Avatar: the feel-good movie for white people

4203480752_a889c3200fRejoice, white people! You never wiped out the Native Americans, enslaved the Africans or polluted the environment.

Because you hit the reset button. You journeyed to some far-off planet whose inhabitants just happen to look like Native Americans with yellow cat’s eyes. Just as they are about to be exterminated by an evil Earth corporation, one of the humans – a white man – has a pang of remorse and sallies forth to lead the natives to victory. His conscience is our redemption. No need for us to feel guilty about the Native Americans and the Africans. Hollywood gave us a second chance to make things right. We will all feel better for it.

It took me a while to realize what Avatar was really about. It’s not meant to be an allegory of colonialism and genocide. It’s really a catharsis for white people who know that their prosperity was founded on screwing the rest of the planet. Hollywood sooths our conscience by taking us to another world where peaceful, happy natives and motherly Mother Nature triumph over the evil invaders.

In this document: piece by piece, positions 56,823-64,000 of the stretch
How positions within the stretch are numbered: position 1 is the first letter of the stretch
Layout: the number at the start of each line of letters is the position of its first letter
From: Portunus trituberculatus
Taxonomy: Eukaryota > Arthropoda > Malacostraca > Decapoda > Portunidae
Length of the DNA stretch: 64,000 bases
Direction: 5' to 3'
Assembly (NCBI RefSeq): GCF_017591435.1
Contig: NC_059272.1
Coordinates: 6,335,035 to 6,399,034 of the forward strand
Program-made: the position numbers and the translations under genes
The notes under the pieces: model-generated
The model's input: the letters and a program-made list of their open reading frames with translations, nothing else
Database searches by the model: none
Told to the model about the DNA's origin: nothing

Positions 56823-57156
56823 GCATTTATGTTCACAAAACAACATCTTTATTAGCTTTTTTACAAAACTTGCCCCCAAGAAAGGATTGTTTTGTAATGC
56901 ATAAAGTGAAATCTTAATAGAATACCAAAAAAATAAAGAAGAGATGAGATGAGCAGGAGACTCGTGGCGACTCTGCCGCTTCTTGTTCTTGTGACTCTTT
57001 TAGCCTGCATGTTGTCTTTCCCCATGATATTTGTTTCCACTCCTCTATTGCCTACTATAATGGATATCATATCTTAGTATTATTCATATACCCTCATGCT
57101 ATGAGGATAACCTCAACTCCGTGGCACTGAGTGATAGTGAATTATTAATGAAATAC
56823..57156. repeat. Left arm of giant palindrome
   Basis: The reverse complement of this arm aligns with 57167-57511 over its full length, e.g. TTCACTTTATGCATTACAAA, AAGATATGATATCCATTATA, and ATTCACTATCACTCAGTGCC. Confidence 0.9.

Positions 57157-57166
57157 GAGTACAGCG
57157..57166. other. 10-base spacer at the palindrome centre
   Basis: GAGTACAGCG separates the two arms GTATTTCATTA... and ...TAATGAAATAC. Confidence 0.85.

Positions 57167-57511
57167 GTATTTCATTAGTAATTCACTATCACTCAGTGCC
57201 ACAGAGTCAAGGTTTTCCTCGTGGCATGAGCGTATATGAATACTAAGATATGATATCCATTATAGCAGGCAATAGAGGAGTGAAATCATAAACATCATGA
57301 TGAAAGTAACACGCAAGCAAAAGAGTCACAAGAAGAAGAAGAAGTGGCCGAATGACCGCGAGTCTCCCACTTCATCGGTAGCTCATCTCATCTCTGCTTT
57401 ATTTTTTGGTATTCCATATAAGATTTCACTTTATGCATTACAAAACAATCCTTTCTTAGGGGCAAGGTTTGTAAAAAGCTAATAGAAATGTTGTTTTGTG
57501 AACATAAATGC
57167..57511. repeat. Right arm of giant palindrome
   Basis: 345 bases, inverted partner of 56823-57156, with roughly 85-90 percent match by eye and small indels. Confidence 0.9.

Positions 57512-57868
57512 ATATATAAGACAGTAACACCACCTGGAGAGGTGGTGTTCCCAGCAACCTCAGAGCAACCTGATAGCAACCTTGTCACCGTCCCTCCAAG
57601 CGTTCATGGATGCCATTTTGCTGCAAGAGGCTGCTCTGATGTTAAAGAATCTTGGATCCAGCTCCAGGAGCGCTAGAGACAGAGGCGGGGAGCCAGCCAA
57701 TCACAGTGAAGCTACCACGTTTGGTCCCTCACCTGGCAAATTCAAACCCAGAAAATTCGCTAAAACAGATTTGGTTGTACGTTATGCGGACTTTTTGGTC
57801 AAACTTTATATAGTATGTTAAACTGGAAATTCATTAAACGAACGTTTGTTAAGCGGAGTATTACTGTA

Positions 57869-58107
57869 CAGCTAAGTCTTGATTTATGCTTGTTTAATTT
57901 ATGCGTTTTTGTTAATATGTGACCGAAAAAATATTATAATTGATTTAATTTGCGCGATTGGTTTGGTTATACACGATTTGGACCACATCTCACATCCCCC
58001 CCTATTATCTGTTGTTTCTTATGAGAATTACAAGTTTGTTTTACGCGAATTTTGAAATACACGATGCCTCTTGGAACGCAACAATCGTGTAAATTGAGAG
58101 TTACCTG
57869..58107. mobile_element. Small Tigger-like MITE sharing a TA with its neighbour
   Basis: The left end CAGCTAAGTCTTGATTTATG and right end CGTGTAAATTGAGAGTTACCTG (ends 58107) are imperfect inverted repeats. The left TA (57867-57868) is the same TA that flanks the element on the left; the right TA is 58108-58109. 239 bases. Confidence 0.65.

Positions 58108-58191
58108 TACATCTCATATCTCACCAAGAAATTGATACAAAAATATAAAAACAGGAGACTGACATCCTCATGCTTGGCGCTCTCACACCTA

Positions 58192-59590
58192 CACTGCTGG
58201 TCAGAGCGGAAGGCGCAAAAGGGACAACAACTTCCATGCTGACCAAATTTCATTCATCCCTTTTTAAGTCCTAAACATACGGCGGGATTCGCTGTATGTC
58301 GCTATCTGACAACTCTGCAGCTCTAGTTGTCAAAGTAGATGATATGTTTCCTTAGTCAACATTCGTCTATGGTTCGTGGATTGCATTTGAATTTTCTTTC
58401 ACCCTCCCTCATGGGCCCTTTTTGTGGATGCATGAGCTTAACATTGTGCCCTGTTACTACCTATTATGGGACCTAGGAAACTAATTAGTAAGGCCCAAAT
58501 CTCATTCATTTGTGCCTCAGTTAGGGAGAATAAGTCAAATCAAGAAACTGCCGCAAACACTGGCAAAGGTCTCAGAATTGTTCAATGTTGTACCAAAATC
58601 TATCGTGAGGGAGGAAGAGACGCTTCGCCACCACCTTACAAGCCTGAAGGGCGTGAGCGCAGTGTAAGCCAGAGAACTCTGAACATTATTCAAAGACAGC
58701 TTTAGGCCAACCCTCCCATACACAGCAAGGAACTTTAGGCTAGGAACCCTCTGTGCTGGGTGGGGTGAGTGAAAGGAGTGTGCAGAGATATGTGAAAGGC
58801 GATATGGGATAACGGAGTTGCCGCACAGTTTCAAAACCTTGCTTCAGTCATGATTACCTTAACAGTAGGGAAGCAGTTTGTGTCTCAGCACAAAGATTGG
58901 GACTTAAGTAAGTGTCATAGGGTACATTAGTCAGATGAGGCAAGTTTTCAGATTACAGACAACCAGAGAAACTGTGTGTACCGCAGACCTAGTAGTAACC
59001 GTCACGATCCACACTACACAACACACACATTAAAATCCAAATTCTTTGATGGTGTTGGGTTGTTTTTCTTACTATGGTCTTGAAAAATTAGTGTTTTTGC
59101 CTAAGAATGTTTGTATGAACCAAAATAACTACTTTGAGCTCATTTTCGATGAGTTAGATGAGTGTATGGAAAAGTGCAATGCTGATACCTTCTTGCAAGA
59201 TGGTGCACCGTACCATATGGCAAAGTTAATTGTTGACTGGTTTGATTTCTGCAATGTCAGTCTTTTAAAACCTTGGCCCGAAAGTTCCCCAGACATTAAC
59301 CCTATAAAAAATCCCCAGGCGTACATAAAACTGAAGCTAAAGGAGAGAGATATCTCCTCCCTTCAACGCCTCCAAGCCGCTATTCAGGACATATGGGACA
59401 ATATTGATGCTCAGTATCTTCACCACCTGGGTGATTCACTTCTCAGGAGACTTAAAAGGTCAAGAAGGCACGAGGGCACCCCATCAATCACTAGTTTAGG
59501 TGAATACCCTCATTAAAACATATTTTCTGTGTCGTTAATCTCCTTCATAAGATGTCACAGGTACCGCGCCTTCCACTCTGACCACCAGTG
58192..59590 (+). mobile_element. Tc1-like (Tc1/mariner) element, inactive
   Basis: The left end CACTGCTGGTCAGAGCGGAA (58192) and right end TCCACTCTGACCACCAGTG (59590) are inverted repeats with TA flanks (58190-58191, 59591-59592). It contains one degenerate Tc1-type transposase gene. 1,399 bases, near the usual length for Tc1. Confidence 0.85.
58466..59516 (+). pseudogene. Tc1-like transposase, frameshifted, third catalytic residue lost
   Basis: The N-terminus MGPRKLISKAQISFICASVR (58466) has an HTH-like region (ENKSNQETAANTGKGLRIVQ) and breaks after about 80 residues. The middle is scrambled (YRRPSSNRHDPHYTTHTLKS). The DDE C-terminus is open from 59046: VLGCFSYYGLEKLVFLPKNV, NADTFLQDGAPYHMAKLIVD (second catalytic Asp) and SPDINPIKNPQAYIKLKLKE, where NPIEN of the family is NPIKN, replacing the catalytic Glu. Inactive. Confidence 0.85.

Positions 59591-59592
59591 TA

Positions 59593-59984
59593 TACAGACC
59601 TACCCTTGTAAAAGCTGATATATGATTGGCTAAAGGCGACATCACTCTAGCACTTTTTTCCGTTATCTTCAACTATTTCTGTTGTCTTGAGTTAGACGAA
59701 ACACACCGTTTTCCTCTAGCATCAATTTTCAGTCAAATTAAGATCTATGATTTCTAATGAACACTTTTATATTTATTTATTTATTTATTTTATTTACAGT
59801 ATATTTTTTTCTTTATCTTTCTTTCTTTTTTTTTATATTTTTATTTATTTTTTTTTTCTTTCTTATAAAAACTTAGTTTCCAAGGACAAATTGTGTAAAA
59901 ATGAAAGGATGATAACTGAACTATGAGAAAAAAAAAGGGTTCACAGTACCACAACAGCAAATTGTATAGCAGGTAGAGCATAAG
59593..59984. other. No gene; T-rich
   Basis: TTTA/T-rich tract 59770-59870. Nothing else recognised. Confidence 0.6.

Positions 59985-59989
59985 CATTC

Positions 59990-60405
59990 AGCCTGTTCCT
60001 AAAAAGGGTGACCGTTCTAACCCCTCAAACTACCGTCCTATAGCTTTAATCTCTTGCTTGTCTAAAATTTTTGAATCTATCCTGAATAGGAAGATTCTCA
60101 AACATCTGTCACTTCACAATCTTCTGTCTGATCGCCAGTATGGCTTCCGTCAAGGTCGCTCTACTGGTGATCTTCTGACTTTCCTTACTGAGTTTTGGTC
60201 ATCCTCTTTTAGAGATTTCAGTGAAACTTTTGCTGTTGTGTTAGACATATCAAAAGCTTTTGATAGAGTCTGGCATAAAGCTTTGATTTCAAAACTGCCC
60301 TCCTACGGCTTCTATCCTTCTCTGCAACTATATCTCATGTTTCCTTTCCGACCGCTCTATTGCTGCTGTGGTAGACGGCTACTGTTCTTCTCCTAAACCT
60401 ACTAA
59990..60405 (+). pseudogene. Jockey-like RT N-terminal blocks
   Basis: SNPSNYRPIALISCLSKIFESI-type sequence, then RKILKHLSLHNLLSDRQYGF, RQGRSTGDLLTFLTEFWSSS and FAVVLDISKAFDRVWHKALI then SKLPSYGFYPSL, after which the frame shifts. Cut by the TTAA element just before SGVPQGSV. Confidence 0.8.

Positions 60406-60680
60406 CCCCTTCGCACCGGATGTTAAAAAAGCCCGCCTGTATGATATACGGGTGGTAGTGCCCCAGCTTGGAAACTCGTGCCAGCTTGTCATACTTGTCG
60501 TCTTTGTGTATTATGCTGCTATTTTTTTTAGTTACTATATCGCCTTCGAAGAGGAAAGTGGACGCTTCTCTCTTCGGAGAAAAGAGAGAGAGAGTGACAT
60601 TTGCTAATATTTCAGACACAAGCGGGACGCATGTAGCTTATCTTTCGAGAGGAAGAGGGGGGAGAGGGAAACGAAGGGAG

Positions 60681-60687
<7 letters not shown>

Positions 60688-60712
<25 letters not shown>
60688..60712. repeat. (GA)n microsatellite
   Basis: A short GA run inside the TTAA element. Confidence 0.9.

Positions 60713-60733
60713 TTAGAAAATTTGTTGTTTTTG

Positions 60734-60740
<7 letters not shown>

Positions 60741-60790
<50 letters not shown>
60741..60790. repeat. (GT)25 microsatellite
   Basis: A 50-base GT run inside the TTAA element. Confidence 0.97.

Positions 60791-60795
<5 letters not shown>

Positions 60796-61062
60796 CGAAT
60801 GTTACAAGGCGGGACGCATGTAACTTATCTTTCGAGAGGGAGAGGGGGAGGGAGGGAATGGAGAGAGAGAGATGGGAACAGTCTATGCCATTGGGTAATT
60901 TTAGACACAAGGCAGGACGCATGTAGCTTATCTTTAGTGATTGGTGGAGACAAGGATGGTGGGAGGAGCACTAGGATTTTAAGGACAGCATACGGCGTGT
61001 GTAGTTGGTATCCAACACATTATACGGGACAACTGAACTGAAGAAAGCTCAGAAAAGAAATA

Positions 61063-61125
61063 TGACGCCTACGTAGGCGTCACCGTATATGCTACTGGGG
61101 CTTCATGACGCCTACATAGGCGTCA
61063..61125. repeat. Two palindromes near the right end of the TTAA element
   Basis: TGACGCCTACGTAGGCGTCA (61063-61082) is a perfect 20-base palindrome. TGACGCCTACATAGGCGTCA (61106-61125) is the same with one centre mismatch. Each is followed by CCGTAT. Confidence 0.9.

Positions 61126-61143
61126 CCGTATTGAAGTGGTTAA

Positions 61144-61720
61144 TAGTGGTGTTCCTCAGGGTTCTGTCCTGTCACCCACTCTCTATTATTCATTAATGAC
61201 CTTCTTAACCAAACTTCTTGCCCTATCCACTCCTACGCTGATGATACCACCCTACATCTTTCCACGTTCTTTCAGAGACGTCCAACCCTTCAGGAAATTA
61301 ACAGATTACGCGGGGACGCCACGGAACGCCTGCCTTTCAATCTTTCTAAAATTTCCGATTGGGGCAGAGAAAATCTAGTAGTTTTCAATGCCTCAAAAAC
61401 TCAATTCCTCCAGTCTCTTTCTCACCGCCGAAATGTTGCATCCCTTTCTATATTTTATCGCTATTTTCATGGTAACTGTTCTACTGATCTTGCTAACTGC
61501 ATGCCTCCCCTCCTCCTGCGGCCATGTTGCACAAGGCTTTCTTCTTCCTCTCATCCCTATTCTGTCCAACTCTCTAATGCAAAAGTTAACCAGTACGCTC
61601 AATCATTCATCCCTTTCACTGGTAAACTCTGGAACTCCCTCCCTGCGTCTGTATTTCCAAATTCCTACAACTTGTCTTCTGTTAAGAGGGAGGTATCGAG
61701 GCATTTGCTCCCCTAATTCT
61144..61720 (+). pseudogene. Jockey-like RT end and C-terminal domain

But, you see, that’s not what happens in the real world. In real life, the natives lose. They perish from smallpox and are mown down by Gatling guns. They are crushed by tanks and blasted by jet fighters. When the natives do win, it’s not because they are more noble than their enemies. It’s because the Viet Cong and the Taliban are even more ruthless. In Avatar’s universe, the natives befriend the heroic white man and teach him their ways. On Earth, they would pluck his eyes out.

When I saw Avatar last weekend, the audience clapped at the end. But I felt and a little sick to my stomach. I knew that when the 3D glasses came off, my eyes would behold a world where the inhabitants walk into restaurants with bombs strapped to their stomachs, and Mother Nature is a cruel, capricious bitch who kills 100,000 of the Earth’s poorest with an earthquake.

Avatar is neither fantasy nor fable. It is a moral opiate, crack cocaine for the conscience. It’s addictive because the message is so easy to swallow. Digital 3D has become so lifelike that Avatar looks more documentary than drama. So realistic that it requires no imagination, no mental effort. It’s so much easier when someone expiates your sins for you, and does it as painlessly as the touch of an animator’s pen.

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